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I know very little about hockey. Very little. But I am doing a soccer/football games with similar ambitions to yours! And I have been thinking that the same core mechanics, could work for a game like hockey.

I'm going with the ball/puck as its own separate token. Make it so it fits underneath a player piece, and it isn't fiddly or difficult at all. Definitely easier than making doublesided player tokens.

Asger
 
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Sturv Tafvherd
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russ wrote:
Desco wrote:
Russ mentioned a graph of edges and connecting nodes

To give a concrete example, the football game 11 (which I've not played, just noticed the board topology):


I this idea! Obviously needs to be adjusted to hockey tho
 
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Alex Weldon
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Brewtal_Legend wrote:

If you're suggesting that behind the net takes place somewhere other than the actual gameboard/rink, like on it's own mini-board, I doubt that will happen.


No no, I just meant it probably shouldn't be divided into left and right. Because when they're fighting for the puck back there, it can easily come out on either side. That's why I said eight, originally. Five "vertical" divisions, but only the middle three are divided into left and right.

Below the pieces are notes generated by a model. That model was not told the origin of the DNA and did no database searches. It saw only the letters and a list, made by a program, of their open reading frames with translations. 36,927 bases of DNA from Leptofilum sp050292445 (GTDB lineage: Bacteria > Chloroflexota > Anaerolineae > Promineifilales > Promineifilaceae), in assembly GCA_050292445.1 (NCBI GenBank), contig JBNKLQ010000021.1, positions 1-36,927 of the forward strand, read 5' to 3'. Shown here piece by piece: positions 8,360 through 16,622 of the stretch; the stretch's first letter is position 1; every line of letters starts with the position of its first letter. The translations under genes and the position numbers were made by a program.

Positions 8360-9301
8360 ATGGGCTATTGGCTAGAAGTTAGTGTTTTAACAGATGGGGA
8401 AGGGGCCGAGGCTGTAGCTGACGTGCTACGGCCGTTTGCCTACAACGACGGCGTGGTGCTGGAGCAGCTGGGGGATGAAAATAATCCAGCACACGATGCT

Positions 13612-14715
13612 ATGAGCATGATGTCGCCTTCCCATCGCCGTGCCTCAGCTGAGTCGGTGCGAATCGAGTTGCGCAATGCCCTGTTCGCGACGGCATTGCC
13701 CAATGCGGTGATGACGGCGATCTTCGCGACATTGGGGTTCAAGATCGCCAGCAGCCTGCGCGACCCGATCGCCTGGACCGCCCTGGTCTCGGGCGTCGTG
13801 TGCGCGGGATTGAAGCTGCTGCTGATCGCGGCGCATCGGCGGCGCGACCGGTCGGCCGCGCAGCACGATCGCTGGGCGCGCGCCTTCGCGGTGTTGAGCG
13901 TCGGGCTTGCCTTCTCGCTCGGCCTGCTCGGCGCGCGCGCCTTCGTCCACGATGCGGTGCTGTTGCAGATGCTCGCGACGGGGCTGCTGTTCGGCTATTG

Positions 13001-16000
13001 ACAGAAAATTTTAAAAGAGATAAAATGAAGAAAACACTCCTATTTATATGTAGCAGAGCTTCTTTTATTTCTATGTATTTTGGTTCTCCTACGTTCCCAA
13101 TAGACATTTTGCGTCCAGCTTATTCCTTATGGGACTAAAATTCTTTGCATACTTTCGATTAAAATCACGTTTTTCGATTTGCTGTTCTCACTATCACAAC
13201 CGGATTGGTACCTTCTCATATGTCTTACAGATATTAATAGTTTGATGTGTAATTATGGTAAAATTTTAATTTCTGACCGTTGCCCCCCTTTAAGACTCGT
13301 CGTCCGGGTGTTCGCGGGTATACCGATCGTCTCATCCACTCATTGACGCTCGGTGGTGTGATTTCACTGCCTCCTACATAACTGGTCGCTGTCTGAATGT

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manchuwok wrote:
Pond Hockey does some of what you mention, and does it very well.
Thanks, Mark. But I'd like to note that you played a version that isn't available online yet, so some of what you experienced will differ from the game people will find here at BGG (e.g., the supporting player movement and the slick ice being one long section rather than split into 3). Most of it's the same though, so the OP may wish to check it out. I'm still not entirely satisfied with the game but I'm getting to a point where I'll be able to stop and say it was good enough, then move on to something else....

Something that might be useful for the OP: Here's a video I made when I was toying with making a more realistic movement system than Pond Hockey currently supports. It's a fairly simple system that gets explained in the captions. The one thing it does, that I liked, is it makes the player movement gain that curving motion that people have mentioned here. If you were to draw a line to show the path each player moved through during the video, and drew each diagonal move as a curve, the circular nature of the movement would be more apparent.